The owner of Moy Park could incur significant new costs from UK, EU split.
GREELEY, Colo. – Pilgrim’s Pride Corp. warned investors about possible negative impacts to the US-based poultry processor and UK-based Moy Park caused by Brexit. Pilgrim’s acquired Moy Park, a poultry processor and prepared foods manufacturer based in Northern Ireland, from São Paulo, Brazil-based JBS SA for approximately $1.3 billion in September 2017.

The United Kingdom will officially leave the European Union in March 2019 but could leave earlier if a deal is reached soon which is unlikely. “The ultimate impact of Brexit vote will depend on the terms that are negotiated in relation to the UK’s future relationship with the European Union,” Pilgrim’s said in a securities filing. “Although the timetable for UK withdrawal is not at all clear at this stage, it is likely that the withdrawal of the UK from the European Union will take more than two years to be negotiated and conclude.”

Pilgrim’s said Moy Park and its operations in France and The Netherlands accounted for 18.2 percent of net sales in 2017.

Moy Park made significant investments in its chicken production operations, according to the securities filing. From 2016 to 2017, Moy Park invested approximately £20 million in a new poultry hatchery facility in Newark, England, with an egg set capacity of 2.9 million eggs per week.

Pilgrim’s noted that ongoing negotiations between UK officials and the EU will determine the future relationship between the entities. Brexit may adversely impact Moy Park’s financial results “…if the UK is unable to secure replacement trade agreements and arrangements on terms as favorable as those currently enjoyed by the UK. Any of the effects of Brexit could adversely affect our business, business opportunities, results of operations, financial condition and cash flows,” Pilgrim’s said.

“Brexit could impair our ability to transact business in the UK and in countries in the European Union,” the company said in the filing. “Brexit has already and could continue to adversely affect European and/or worldwide economic and market conditions and could continue to contribute to instability in the global financial markets.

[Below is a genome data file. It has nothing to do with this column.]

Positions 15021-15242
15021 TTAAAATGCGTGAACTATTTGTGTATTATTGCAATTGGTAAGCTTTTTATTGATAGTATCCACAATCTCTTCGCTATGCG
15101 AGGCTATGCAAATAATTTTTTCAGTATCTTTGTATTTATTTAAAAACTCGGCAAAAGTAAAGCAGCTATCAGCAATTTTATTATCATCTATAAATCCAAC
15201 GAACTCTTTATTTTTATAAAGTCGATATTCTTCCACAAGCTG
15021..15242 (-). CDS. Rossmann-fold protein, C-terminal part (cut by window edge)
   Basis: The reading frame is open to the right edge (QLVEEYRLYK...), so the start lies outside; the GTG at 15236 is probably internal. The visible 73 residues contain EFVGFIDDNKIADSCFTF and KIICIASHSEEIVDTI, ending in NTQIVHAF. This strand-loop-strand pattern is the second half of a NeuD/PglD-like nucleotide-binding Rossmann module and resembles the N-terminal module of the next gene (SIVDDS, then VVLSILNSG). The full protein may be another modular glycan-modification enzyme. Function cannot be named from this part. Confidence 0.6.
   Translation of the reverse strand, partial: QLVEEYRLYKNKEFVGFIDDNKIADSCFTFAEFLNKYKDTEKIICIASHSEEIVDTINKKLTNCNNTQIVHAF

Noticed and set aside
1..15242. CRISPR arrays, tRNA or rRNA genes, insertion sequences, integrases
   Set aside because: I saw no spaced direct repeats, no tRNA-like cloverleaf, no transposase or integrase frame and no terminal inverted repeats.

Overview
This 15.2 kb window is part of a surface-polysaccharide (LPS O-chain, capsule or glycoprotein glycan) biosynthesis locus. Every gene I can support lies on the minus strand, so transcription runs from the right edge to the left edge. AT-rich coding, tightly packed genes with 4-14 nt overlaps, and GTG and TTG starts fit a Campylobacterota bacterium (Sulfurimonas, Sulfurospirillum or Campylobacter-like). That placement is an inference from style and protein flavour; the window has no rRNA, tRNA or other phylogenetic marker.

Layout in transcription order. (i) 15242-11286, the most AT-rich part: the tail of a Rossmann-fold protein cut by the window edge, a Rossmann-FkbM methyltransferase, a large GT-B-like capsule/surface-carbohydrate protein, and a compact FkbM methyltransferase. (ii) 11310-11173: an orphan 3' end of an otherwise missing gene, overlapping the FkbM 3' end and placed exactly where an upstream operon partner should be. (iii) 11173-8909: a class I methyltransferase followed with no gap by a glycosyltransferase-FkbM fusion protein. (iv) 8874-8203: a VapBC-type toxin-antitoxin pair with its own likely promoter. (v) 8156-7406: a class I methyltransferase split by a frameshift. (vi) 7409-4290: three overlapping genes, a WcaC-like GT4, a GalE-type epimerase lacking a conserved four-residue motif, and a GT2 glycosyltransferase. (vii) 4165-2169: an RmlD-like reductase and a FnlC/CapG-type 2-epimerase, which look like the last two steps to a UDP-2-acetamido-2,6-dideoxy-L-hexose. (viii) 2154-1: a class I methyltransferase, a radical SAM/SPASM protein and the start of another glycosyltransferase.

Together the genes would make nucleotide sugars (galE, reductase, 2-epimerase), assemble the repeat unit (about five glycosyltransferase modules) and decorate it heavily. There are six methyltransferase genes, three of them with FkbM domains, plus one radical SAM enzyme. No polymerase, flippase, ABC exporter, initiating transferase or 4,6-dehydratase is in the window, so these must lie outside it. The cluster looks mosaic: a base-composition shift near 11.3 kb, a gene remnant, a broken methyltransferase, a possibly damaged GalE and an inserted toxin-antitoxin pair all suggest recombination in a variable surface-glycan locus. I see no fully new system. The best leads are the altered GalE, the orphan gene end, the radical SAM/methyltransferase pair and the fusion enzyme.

Pilgrim’s explained the long-term effects of Brexit will depend in part on any agreements made to retain market access in the European Union following the UK’s withdrawal from the EU.

“In addition, we expect that Brexit could lead to legal uncertainty and potentially divergent national laws and regulations as the UK determines which European Union laws to replicate or replace,” Pilgrim’s said. “If the UK were to significantly alter its regulations affecting the food industry, we could face significant new costs. It may also be time-consuming and expensive for us to alter our internal operations to comply with new regulations.”

Craigavon, Northern Ireland-based Moy Park is a leading food company in the UK and Northern Ireland’s largest private sector business. Operations include four fresh poultry processing plants, 10 prepared foods cook plants, three feed mills, seven hatcheries and one rendering facility in the UK, France and the Netherlands, according to the securities filing. Moy Park processes 6 million birds per week, in addition to producing roughly 456 million lbs. of prepared foods per year.

Moy Park’s fresh chicken sales in the UK primarily consist of refrigerated and frozen whole chickens, breast fillets and bone-in chicken parts. Moy Park also produces further processed and prepared chicken products for customers in retail, foodservice, agricultural and international distribution channels, Pilgrim’s noted. Moy Park also manufactures a portfolio of ready-to-cook, coated and ready-to-eat chicken products to major retailers and large foodservice customers.

Pilgrim’s added that Moy Park makes products with high levels of brand recognition including Moy Park, Castle Lea, O’Kane Limited and the Moy Park’s Jamie Oliver food products. “Moy Park believes that its brands can be expanded throughout Europe, which provides the opportunity to sell higher margin products in its traditional markets,” according to securities documents.